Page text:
Data is everywhere in our modern internet addicted world, and companies aren’t afraid to take it in order to increase profits. It’s up to you, the end consumer, to be aware of these companies and how they operate so you can protect your personal data. However, while it’s easy to understand that a company always wants to make more money–it’s surprising to see the lengths that some companies will go in order to reach maximum profits. Now a cache of documents have been released by UK lawmakers that shines new light on how Facebook has been using user data in the form of application spyware to reach the bottom line.
Facebook has been in competition with major social media apps like Whatsapp, Instagram, and Snapchat for awhile. They straight out bought Instagram, as well as Whatsapp–and tried to buy Snapchat too. But why exactly did Facebook spend billions of dollars to purchase these apps when their reach was already so large?
Well apparently, they received data from Onavo, a VPN that was on the iOS and Android app store. The documents contain a series of graphs illustrating the data they collected. Onavo collected user data outside of Facebook–like how users use their phone,or even other apps are used and what for as well as how long. This data was then sent back to Facebook, showing them that these competing apps had better or competing analytics. By having this data, Facebook was able to make the decision to purchase the apps to increase the value of their portfolio.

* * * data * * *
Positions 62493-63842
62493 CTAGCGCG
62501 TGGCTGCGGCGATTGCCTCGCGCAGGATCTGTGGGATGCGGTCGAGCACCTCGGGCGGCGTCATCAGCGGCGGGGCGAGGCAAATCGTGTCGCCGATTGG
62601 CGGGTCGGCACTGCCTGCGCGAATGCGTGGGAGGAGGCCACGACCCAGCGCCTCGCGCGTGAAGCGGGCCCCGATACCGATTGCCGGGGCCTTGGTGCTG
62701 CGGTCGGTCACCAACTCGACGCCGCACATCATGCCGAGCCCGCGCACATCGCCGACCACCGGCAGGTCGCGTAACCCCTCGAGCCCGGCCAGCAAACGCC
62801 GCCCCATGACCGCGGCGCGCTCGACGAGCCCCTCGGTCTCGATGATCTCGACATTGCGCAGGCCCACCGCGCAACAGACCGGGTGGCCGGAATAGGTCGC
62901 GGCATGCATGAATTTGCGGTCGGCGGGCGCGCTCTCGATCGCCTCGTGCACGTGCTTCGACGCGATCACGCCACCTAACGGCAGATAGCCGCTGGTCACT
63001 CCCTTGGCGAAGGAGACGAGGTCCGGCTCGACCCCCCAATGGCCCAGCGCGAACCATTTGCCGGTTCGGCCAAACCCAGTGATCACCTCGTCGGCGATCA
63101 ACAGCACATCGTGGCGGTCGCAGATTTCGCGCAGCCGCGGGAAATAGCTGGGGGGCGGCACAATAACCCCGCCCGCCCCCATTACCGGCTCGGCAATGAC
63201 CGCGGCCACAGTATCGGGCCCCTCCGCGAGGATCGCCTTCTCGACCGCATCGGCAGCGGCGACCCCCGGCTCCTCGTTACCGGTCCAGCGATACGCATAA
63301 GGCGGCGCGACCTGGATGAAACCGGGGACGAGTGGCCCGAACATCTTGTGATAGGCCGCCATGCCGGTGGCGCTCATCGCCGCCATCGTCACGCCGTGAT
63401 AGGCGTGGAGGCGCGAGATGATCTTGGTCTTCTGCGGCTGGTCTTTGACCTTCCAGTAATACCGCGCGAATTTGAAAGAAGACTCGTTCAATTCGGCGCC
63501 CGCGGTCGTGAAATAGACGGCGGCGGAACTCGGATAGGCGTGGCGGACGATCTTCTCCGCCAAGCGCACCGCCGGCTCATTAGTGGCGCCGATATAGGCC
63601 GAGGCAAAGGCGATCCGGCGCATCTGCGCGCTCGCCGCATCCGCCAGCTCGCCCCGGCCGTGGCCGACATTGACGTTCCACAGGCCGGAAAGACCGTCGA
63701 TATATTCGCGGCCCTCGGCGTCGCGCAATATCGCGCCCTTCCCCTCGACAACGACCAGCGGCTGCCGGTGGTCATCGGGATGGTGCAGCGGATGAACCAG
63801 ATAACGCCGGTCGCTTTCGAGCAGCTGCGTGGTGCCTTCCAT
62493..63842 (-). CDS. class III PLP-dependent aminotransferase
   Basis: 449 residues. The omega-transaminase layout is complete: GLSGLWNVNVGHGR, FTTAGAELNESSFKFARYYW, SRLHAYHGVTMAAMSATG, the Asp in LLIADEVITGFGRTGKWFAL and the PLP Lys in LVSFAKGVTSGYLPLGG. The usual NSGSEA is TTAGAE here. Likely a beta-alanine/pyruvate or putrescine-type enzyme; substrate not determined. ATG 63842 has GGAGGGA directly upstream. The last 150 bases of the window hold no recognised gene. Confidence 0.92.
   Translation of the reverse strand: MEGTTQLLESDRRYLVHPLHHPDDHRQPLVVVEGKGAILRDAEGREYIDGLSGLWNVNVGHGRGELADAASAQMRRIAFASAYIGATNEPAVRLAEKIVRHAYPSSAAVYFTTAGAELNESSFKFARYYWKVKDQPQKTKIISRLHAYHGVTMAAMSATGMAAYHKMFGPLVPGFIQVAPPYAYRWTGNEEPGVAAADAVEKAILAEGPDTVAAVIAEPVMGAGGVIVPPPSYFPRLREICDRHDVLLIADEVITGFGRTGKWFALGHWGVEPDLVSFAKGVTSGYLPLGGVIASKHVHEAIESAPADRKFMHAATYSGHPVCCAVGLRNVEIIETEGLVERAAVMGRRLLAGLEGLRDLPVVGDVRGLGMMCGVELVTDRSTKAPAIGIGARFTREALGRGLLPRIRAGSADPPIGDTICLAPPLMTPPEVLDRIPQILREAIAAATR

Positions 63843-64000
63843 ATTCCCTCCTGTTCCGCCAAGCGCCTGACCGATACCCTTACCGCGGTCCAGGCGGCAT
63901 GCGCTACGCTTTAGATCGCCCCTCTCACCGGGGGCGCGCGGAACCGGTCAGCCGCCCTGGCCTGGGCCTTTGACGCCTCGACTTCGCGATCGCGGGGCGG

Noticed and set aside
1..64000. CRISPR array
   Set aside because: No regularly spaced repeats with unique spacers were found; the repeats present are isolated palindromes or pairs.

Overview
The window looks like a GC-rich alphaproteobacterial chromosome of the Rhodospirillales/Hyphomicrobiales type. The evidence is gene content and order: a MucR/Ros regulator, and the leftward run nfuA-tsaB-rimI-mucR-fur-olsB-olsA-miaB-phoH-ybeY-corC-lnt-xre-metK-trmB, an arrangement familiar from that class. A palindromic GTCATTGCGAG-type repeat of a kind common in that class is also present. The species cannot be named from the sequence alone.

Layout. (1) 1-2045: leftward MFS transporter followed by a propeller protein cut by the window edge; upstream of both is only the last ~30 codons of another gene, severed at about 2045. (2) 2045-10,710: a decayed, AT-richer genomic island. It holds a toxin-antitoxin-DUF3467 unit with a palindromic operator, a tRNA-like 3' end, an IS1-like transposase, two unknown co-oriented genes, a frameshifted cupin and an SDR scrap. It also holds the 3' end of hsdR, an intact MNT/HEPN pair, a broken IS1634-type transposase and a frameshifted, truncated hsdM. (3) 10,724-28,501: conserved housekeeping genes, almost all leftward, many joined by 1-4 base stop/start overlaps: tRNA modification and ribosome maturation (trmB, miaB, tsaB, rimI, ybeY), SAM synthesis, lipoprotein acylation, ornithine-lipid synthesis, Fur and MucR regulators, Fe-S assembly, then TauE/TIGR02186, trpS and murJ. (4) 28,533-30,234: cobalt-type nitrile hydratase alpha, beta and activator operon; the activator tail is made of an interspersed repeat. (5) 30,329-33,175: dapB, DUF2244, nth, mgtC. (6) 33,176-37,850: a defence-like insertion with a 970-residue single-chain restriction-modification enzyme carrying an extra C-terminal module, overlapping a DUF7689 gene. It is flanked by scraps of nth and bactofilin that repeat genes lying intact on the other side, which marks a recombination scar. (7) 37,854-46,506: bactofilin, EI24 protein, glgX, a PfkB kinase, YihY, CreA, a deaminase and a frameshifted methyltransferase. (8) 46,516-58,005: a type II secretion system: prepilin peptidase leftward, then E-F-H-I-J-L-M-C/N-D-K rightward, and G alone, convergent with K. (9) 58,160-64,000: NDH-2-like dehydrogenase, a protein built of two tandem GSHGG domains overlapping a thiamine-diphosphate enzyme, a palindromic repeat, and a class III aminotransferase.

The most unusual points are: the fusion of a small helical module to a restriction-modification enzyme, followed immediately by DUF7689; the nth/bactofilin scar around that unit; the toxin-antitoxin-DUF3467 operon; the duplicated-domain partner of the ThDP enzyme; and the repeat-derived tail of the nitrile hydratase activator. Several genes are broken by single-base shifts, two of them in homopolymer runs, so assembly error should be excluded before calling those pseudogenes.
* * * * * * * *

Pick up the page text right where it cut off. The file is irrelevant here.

The documents released by UK spymakers today prove this strategy to be true, which brings up plenty of moral questions, like if Facebook has been exercising a monopoly or whether it obscured privacy functions on purpose. In essence, Onavo has always been a sort of spyware masquerading as a security tool, which is ethically quite wrong.
Onavo was removed from the app store this year, but it’s still available on the Android app store. But even still, both app stores are plagued with hundreds of free VPNs that promise user security but are actually spyware like Onavo. In the end, if you use a free product, your data will be the cost.
If you want a real VPN app that won’t sell your data to third parties or collect information about how you use your phone, consider checking out TorGuard VPN. We’ve been ranked the fastest VPN by experts, and our wide range of security options ensures your personal IP and data never leaks.